My Troy Bilt Snowblower Is Stalled Out & Will Not Start

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Troy-Bilt snowblowers come in both gas-powered and electric models. Regardless of the type, it’s possible for the snowblower to have difficulty starting or maintaining combustion during operation. While this can be a major inconvenience during a heavy snow, troubleshooting the starting operation for both types can reveal the problem without taking your snowblower to an appliance repair professional.

Gas Starting Position

  • Every Troy-Bilt snowblower has a pre-operation configuration that must be in place before starting. Most models require that the ignition key be switched to “on” or “run.” The choke should be fully open for cold-weather starts. If your model has a fuel shut-off valve, ensure it is rotated to the “on” position. Set the throttle on “fast.”

Electric Start

  • Electrically powered Troy-Bilt snow throwers also have starting requirements. Ensure that the power cord is securely attached to both the receptacle and the snow thrower. The receptacle must be a three-pronged 110-volt outlet. Once the engine start button is depressed, release it when the snow thrower starts. If the starter gets too hot, it will stop. In this case, let it cool off for several minutes before trying to restart the engine.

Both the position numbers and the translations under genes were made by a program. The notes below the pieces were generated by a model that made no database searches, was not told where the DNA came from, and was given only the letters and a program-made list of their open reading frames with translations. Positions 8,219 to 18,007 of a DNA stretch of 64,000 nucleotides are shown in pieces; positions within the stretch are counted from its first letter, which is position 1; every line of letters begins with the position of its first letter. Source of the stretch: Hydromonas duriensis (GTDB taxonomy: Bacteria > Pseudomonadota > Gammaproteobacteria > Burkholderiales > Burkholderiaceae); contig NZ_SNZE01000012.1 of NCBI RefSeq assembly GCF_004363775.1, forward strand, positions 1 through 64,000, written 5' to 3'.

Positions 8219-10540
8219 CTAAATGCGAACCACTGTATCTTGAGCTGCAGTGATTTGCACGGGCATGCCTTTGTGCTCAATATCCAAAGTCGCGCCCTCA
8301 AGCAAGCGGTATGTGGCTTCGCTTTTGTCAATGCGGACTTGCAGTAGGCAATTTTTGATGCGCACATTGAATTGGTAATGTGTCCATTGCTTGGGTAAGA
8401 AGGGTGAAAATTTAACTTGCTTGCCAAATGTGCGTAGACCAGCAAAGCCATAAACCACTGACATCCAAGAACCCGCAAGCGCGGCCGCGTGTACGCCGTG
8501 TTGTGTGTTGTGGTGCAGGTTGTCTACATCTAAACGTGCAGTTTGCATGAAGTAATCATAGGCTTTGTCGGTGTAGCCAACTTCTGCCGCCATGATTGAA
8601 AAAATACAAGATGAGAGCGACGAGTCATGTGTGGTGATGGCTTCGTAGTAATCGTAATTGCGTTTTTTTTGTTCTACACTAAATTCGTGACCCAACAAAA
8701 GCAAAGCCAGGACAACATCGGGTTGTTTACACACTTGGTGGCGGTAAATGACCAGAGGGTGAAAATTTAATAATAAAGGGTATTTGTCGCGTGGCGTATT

Fuel

  • Fuel problems can prevent gas-powered snow throwers from starting. The choke knob must be fully opened for a cold-weather start. If you don’t shut it off after the start, you run the risk of flooding the engine, causing stalls and combustion interruption. The same can happen if you open the choke when the engine is already warmed up. The primer, which injects fuel into the carburetor, must also be depressed four or five times before starting up or combustion won’t occur. If you press the primer too many times during a cold-weather start, close the choke and then try to start it.

Spark Plug

  • Gas-powered Troy-Bilt snow throwers have spark plugs that ignite the fuel-air mixture for combustion. A faulty spark plug will inhibit the start or cause the engine to run intermittently. Inspect the wire and spark plug condition before every operation. Look for any obvious damage like tears in the wiring or carbon build up on the spark plug. For every 25 hours of operation, check the spark plug gap setting according to your model’s recommendation. Replace the spark plug every 100 hours of use.

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  • Photo Credit Steve Mason/Photodisc/Getty Images
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